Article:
A step is a unit of work; it identifies an activity or task(s) that needs to be done before the flow can move forward. Steps are explicitly defined and operationally independent units of functionality. Each flow consists of multiple process steps, and a single step can be in multiple flows.
This is a list of process steps characteristics:
Step initiation depends on prerequisites being satisfied
Process steps get initiated until all the prerequisites are satisfied (though this can be manually overridden by clicking a “Proceed” button and giving a reason). A step doesn’t get started until someone has been notified that it needs to be done.
Steps surface in the responsible party’s activity feed
Instead of the user going from application to application to complete their process steps, the process steps appear in the user’s activity stream. For example, if a manager needs to approve a service request, instead of going to the service management application, the request will simply show up in their activity stream, along with any associated notes, attachments and a direct link to the record being acted upon.
Steps can be adapted to the prevailing conditions
The sequence in which a step is executed, and the rules by which it is governed, can differ from flow to flow and flow instance to flow instance. Users can spawn additional steps as they are being performed – these can be assigned to someone else and must be completed or canceled before the parent task can be completed.
Steps include just-in-time guidance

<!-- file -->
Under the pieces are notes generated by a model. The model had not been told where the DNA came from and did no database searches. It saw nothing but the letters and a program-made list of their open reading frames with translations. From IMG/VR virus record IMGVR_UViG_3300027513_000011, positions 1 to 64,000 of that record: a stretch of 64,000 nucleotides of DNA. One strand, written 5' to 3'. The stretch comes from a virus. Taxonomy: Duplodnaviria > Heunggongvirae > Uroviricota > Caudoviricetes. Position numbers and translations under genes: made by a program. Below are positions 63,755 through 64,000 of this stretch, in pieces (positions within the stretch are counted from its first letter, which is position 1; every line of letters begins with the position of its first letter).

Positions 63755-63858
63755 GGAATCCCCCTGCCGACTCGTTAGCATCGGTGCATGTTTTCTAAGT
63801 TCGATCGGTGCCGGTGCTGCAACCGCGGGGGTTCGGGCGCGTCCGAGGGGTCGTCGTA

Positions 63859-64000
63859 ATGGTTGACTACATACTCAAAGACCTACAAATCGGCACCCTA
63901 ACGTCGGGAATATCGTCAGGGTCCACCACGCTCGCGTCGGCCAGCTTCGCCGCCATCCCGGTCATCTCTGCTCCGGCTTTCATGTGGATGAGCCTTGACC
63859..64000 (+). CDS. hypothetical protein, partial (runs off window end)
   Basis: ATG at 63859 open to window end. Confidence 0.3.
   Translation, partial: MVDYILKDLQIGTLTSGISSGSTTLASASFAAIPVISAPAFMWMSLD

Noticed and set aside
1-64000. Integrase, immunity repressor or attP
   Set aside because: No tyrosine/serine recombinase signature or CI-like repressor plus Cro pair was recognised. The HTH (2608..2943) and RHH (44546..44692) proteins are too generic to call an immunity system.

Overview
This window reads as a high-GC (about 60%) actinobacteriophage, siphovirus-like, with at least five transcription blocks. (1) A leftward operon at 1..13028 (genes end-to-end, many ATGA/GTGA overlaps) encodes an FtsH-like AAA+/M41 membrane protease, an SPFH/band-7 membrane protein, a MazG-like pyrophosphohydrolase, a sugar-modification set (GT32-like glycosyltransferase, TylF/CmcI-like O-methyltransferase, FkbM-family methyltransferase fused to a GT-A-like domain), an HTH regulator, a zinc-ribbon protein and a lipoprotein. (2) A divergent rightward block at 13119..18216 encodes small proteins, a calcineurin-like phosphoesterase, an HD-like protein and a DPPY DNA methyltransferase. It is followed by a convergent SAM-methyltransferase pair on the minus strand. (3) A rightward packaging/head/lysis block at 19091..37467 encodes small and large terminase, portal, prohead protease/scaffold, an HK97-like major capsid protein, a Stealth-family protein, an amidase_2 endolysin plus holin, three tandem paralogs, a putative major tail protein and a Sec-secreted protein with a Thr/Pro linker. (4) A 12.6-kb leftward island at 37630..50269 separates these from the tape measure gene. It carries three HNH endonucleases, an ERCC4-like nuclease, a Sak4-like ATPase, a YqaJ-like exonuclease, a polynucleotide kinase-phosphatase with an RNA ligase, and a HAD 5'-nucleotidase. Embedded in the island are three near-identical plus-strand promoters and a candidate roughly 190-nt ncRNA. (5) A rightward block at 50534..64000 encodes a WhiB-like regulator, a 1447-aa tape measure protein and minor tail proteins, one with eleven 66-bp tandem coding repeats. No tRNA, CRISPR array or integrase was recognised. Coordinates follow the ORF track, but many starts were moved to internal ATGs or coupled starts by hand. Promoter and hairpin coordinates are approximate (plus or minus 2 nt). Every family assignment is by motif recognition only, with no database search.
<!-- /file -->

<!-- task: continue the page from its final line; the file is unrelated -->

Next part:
Employees need information quickly – they can’t wait for colleagues to email them back and they may not all be in the same office to speak in person. Acquisition of knowledge in a fast-paced, complex world becomes less important than the ability to search, create, and manipulate information to generate knowledge on demand and just-in-time learning. The best way to visualize this is to recall the movie The Matrix, in which revolutionaries trying to free an enslaved human race are hard-wired for data downloads. When in need, characters bark out their knowledge needs to colleagues who download the appropriate information – from driving directions to kung fu.
Guidance can be localized for different languages, and improved on the fly, as the instructions are being given. Poor guidance can make a simple task hard to perform, while great guidance can simplify a complex task.
Steps are a focal point of collaboration
Change is the organizing force, not a problematic intrusion. – Margaret J. Wheatley, Finding Our Way: Leadership for an Uncertain Time